Premier Wen Jiabao yesterday vowed to give equal treatment to foreign companies, reassuring hundreds of executives at the World Economic Forum that the world's second-largest economy still welcomes them.
'All enterprises registered in China according to Chinese laws are Chinese enterprises. Their products are made-in-China products,' Wen said at the WEF's Annual Meeting of the New Champions in Tianjin.
Increases in productivity have moved China higher in the WEF's Global Competitive Index, yet World Bank rankings on the ease of doing business in the country have declined this year. There have been claims Beijing is discriminating against foreign companies in areas such as state procurement.
Multinationals are concerned that as China's need for foreign capital is reduced by having the world's largest foreign reserves they may be sidelined. Meanwhile, state-owned enterprises are growing stronger especially after the global financial crisis when a considerable part of the government's stimulus efforts was directed to infrastructure and other sectors where they dominate.
Wen said the concerns of foreign companies stemmed from 'misunderstanding' and 'unclearly defined Chinese policies'.
In government procurement, China gives equal treatment to all products produced on the mainland by foreign-invested enterprises and Chinese-invested enterprises alike, he said at the forum that focuses on small, high-growth companies.
Wen promised to give high priority to intellectual property protection and encouraged foreign companies to play a big role in China's initiatives to boost domestic demand and the deepening of reforms.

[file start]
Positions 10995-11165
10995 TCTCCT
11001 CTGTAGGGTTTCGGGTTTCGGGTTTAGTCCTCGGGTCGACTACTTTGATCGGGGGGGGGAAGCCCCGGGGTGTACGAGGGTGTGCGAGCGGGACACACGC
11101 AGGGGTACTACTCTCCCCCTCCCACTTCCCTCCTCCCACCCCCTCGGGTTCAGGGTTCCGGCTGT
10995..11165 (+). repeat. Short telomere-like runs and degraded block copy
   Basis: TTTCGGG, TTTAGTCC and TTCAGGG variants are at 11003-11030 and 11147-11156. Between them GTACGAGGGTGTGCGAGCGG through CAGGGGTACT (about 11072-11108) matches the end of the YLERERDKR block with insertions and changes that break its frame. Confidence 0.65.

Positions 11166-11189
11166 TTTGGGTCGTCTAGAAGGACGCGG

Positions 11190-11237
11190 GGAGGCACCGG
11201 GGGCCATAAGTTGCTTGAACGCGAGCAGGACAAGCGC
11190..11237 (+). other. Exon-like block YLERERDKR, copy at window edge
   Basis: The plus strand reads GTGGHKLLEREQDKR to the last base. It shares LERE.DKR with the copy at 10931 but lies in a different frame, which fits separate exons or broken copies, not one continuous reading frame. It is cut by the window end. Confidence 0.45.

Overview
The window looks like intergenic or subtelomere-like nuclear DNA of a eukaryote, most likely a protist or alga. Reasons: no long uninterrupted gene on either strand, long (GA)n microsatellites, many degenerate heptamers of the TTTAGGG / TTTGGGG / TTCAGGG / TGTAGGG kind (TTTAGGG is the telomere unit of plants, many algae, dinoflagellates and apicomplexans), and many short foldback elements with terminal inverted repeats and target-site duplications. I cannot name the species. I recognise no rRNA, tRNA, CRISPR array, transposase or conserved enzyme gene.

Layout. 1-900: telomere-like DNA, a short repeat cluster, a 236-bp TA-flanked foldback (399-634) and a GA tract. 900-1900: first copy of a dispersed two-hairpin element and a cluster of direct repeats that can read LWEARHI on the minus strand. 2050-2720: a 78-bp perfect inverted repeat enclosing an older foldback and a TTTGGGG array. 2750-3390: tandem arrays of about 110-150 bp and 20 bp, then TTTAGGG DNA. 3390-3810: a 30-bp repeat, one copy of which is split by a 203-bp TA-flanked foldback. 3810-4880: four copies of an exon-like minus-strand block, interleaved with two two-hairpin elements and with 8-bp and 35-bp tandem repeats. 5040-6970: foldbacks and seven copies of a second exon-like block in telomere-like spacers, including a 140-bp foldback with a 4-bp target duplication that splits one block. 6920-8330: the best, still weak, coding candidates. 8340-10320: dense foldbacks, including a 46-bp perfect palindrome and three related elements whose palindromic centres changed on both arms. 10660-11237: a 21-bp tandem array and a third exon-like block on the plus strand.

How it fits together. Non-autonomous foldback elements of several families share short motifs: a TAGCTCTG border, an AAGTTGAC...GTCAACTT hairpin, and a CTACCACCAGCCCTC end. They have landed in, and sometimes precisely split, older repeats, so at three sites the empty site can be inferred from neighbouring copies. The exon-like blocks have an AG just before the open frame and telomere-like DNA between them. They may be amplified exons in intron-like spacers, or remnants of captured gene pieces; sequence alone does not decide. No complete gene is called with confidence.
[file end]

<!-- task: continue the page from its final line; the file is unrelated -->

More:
Complaints over policy transparency, fair dealing and market access came under the spotlight in July when General Electric chief executive Jeffrey Immelt said it was not clear whether China wanted foreign businesses to be successful.
However, in a WEF televised debate on multinationals in China yesterday, GE International president Ferdinando Beccalli-Falco said Immelt was 'unfortunately misrepresented', adding multinationals should work with the government to resolve any problems.
China would not 'close the door' to developing the economy, Wen said. Continuously rising foreign direct investment, which grew more than 20 per cent year on year in the first seven months, indicated China was still a favoured investment destination.
Jia Kang, a researcher with the Institute of Fiscal Science at the Ministry of Finance, said some local governments have not kept their word with foreign firms and changed their policies after the investment was made. And some local government purchases in the stimulus package gave preferences to local companies.
Wen said the 4 trillion yuan (HK$4.59 trillion) stimulus, unveiled in late 2008 to prevent economic slowdown, had worked well but there was a possibility of more bad loans from local government financing vehicles.
A large part of the 9.6 trillion yuan of new loans banks extended last year went to these financing vehicles, and in some cases the capacity to repay is questionable.
The local government debt problem has 'existed for a long time', and the risk has been intensifying recently, Wen said.
In the five years to 2015, China will give priority to developing agriculture, environment protection industries and manufacturing-related services, according to Wen.